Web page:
The future of financial forecasting: artificial intelligence and machine learning
Despite the Chancellor stating we avoided recession, economic uncertainty continues to run wild, with many CFOs predicting that disruption will continue late into this year.
As businesses face increasing pressure to stay competitive and adapt to change, accurately forecasting financial performance has become more critical than ever.
However, while essential for predicting future financial outcomes, generating accurate and timely forecasts remains an enormous challenge for many businesses.
Measure once, cut twice
Too often, finance teams and businesses have to choose between turning around an accurate forecast at a slower pace or a less accurate forecast at a quicker pace – neither option is ideal.
This reality creates tremendous pressure; guesswork and assumptions can lead to inaccuracies, which can have serious consequences for businesses.
Getting forecasting wrong isn’t just an oopsie moment.
Unstable inventory, deteriorating supplier relationships, increased costs and poor cash management, to name a few, are potential risks of inaccurate forecasting.
Top tip: One way of combating inaccurate forecasting is to use techniques such as statistical analysis, scenario analysis and sensitivity analysis. By incorporating these techniques into the forecasting process, you can reduce the risk of errors and improve the accuracy of your forecasts.
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Get the robots in
Seeing into the future doesn’t require magic but science.
Going forward, I urge finance teams and businesses to embrace emerging tools which use artificial intelligence (AI) and machine learning (ML) to enhance and secure their forecasting capabilities.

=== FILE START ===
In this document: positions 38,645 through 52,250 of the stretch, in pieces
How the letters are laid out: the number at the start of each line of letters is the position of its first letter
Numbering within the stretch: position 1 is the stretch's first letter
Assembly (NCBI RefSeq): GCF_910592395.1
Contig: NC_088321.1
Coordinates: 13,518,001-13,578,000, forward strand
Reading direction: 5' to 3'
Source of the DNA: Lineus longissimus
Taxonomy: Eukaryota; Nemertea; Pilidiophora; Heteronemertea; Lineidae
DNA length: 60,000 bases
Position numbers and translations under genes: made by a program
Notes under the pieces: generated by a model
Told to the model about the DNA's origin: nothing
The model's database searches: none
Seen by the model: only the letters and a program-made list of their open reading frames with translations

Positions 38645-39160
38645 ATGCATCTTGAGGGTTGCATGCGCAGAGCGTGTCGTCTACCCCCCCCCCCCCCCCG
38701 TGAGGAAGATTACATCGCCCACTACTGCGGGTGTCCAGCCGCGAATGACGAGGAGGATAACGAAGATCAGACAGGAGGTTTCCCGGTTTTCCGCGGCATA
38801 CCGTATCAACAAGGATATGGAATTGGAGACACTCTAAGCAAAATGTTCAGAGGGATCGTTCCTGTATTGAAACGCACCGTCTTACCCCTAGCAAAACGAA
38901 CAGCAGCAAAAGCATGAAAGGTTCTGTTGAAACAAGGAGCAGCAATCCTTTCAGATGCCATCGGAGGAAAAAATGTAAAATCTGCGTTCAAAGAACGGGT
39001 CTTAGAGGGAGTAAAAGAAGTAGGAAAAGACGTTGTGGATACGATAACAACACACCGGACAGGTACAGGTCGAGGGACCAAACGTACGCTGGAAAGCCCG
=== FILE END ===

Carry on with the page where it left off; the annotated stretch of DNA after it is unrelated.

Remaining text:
With AI and ML, you can analyse large quantities of data in real-time, helping identify patterns/trends and ensuring accurate predictions based on truth.
Additionally, these tools eliminate human bias in the forecasting process; human biases, such as overconfidence or anchoring, can significantly affect the accuracy of forecasting.
Be more strategic with artificial intelligence and machine learning
Do note that artificial intelligence and machine learningshould not replace human expertise.
Instead, AI and ML should work with people to optimise the budgeting and forecasting process.
The forecasting process can be time-consuming, with many spending hours gathering and analysing data.
But by automating some of these tasks, team members can focus on developing business strategies or examining market trends.
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Now that your time is freed up by AI and ML (hypothetically), evolve your approach, changing from static yearly budgets to rolling forecasts.
Revisiting and reforecasting on a quarterly or monthly basis helps maximise visibility and facilitates agility.
For example, if shortly after generating a budget, you lose a major client or the economy takes a drastic turn for the worse, your yearly budget will already be outdated; however, rolling forecasts can adapt to change, enabling figures to be altered as and when they’re needed.
With the right tools, strategy and mindset, rolling forecasts support better business decisions as they’re more accurate and useful than static budgets, which cannot adapt to change – perfect for dealing with uncertain times.
Sooner rather than later
According to a report by Gartner, artificial intelligence and machine learning are top investment priorities for CFOs.
While the use of AI and ML for forecasting is still in its early stages, I strongly suggest you look to implement it into your workflow as it's where the industry is heading.
Adopting these technologies early sets you up for long-term success, helping you unlock your power and create a competitive advantage.